Sunday, 1 November 2009

Sichuan potato salad 凉拌土豆


This potato salad is very nice as a side dish or eaten on its own. I made this reasonably mild not swimming in chilli oil like how the Sichuanese would have done so hot it will burn and numb the tongue very rapidly.

Salad is simple to make. Use non floury potato. The potato is either sliced paper thin or cut into match sticks. I used a mandoline which took less than 2 minutes. For this recipe I used 4 medium-small potatoes about 350g total. Once sliced or shredded rinse the starch off and soak for 5 - 10 minutes till potato is firm. Then boil a pan of salted water, add potato when water is boiling, cook for 4 - 5 minutes till potato is tender but still crunchy. Drain then mix with the dressing while hot. Leave to cool and the potato will absorb most of the dressing. Serve warm or cold, sprinkle with more spring onion and sesame seeds on top.


For the dressing:
2 tsp - 3 tbsp chilli oil (much as you can stand the heat)
0.5 tsp ground sichuan pepper (best freshly roasted and ground)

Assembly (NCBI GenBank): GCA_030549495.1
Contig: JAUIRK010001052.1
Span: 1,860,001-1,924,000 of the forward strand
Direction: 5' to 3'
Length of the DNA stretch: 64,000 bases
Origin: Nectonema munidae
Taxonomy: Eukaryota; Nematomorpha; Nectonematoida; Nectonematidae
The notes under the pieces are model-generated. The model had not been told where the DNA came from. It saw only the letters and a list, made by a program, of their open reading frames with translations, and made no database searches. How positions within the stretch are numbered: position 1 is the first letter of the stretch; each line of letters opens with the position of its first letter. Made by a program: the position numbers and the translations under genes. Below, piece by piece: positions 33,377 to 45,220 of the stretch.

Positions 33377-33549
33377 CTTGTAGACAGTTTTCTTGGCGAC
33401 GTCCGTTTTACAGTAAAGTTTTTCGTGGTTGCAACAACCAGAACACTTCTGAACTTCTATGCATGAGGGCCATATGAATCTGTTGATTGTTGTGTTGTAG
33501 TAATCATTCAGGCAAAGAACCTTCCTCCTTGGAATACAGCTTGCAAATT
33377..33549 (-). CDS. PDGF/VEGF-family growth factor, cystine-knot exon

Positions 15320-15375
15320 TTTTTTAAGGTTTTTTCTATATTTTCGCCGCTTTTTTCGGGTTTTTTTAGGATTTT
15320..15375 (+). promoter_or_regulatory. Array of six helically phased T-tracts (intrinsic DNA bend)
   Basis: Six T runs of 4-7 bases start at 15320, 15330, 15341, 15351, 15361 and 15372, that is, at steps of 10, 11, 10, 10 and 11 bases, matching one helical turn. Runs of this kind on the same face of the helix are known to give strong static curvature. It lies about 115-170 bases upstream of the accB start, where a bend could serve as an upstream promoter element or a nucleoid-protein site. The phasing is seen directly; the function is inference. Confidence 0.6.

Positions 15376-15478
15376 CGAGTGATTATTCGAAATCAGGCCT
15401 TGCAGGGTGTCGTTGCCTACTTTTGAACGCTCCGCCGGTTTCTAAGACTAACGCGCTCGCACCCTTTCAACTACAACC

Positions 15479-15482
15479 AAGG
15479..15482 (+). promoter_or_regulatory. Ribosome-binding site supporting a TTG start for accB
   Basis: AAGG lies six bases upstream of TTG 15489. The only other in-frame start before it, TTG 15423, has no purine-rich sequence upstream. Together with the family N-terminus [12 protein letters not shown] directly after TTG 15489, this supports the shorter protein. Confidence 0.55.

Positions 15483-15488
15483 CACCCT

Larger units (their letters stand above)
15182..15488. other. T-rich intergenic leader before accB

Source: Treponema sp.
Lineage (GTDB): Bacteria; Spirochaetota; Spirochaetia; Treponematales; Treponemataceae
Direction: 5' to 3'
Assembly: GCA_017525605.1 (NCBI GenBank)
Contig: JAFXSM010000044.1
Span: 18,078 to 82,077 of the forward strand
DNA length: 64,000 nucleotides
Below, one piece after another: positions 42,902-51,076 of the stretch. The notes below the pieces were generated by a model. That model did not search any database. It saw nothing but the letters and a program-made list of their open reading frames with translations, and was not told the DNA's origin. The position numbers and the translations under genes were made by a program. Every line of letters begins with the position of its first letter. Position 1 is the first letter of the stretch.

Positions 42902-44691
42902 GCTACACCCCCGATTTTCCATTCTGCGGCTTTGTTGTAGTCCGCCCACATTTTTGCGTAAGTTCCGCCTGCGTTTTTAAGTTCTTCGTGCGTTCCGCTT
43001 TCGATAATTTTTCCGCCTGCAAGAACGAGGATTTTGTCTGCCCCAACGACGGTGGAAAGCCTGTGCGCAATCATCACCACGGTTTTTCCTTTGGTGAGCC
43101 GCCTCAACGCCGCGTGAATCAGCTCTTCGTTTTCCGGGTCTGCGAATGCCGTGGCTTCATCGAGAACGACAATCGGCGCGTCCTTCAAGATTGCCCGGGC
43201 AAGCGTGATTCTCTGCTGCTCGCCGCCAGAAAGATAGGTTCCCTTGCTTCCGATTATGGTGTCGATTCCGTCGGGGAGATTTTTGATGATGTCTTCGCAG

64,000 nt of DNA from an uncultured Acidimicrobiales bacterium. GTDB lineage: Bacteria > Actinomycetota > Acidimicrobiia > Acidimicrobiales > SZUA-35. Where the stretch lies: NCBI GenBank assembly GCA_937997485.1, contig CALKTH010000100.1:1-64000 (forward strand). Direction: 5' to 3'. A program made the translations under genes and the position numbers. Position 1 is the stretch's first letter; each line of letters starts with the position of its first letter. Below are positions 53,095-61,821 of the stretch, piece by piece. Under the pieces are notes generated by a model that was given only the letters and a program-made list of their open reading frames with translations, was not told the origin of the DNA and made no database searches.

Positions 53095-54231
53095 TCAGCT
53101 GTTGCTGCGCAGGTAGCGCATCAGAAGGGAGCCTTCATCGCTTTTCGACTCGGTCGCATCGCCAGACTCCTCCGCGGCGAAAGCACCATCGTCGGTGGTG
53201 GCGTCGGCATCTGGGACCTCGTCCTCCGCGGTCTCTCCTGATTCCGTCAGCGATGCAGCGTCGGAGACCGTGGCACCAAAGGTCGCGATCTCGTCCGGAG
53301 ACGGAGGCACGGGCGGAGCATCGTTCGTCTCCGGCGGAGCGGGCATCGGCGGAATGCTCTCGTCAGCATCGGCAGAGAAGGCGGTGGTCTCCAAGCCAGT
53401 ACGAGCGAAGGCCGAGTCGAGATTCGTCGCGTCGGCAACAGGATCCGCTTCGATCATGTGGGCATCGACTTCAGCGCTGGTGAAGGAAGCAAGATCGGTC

2 - 3 tbsp light soy sauce
1.5 tbsp Chinkiang black vinegar
1 tsp sugar
2 stalks spring onion (finely chopped)
1 tsp grated ginger
1 tbsp roasted sesame seeds
0.25 tsp chicken stock powder (optional) or if you have some homemade chicken stock add about 1 - 2 tbsp. For vegetarian use vegetable stock.

3 comments:

  1. I am so lucky I have found your blog. I love it already! I am making gan bian niu rou si tonight and this potato salad! I will let you know how they work out. I am sure they are YUMMY!

    ReplyDelete
  2. i'm wondering what is the different of sichuan peppercorn & normal peppercorn & where to buy this stuff??

    secondly, what is the different between normal pepper and sichuan pepper??

    ReplyDelete
  3. Sichuan peppercorns look and taste quite different to normal peppercorns. Sichuan's does has a numbing effect if taken in larger quantity. They look like this http://peckthebeak.com/wp-content/uploads/2010/05/Sichuan-peppercorns-from-shauna.jpg
    You can get Sichuan peppercorns in any Chinese grocery supermarkets or more expensive and available in some western supermarkets.

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